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Karyn Lewis

Prof. Bruce Austin


Mass Communications
Summer 20064
Paper #4: Broadcasting & the Public Interest
Despite the widespread view that America‟s brand of capitalism is the freest in the world,

in practice many of its markets are subject to extensive regulation. That is especially so in

the media business, where companies are bound by strict limits on market share and

cross-media ownership. Lawmakers and regulators have limited the number of TV and

radio stations a single company could own almost since the technologies were invented,

in the hopes of assuring a robust supply of competing viewpoints.

Tight regulation of broadcasters seemed justified in the days when a small number of

networks—NBC, ABC and CBS—had almost the entire audience to themselves. But the

rationale for this has weakened, along with the original network‟s ratings share, with the

rise of multi-channel satellite and cable televisions. The 1969 Supreme Court decision,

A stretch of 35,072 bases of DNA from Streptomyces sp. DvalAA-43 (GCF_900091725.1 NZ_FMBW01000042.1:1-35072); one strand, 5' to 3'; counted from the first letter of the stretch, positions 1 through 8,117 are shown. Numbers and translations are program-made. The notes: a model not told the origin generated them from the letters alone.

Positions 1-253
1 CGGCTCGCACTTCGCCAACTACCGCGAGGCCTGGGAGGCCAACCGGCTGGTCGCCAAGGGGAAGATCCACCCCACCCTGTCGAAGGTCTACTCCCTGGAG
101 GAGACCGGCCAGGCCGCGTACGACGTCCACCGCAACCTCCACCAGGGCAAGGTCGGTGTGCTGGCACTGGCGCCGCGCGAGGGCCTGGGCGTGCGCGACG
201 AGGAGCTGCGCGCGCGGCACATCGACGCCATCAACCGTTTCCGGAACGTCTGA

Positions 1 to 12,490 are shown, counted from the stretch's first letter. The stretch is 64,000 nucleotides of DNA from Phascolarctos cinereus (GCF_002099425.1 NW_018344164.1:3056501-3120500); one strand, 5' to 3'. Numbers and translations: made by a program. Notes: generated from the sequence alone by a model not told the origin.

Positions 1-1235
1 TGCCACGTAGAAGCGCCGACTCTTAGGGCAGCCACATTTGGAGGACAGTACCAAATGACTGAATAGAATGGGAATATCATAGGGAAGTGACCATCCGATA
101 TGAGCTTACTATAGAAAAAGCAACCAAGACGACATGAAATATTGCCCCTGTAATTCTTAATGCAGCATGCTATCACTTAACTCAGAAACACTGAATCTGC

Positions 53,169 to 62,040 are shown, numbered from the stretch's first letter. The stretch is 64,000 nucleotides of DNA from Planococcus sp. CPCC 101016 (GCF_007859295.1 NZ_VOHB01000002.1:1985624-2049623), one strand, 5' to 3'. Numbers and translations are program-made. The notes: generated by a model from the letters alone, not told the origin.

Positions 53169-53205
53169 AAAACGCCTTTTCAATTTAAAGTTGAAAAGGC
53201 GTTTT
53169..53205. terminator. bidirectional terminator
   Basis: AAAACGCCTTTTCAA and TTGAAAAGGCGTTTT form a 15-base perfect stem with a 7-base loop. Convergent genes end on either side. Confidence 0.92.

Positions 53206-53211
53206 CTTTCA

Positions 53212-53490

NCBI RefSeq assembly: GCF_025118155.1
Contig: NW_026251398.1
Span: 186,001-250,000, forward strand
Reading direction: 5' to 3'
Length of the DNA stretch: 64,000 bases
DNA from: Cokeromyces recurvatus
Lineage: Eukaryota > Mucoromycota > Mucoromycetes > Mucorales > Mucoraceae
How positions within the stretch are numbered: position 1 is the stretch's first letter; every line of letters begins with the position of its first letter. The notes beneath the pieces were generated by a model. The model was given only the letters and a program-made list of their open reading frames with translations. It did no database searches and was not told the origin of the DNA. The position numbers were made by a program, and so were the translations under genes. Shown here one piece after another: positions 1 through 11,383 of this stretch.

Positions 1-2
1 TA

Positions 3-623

which upheld the idea that spectrum is scarce, gave the FCC the responsibility to police

the airwaves by deciding ownership limits (Mega-Giants). When this was decided,

however, there was no Internet, no widespread cable penetration, and no satellite service.

There were just the three above-mentioned networks. There was no digital capacity to

allow for the squeezing of more and more channels into the available spectrum, or low-

power TV. There were only a handful of conventional media outlets available in

communities, not dozens and dozens as there are today.

Even as cable networks attract greater shares, public interest groups and other critics want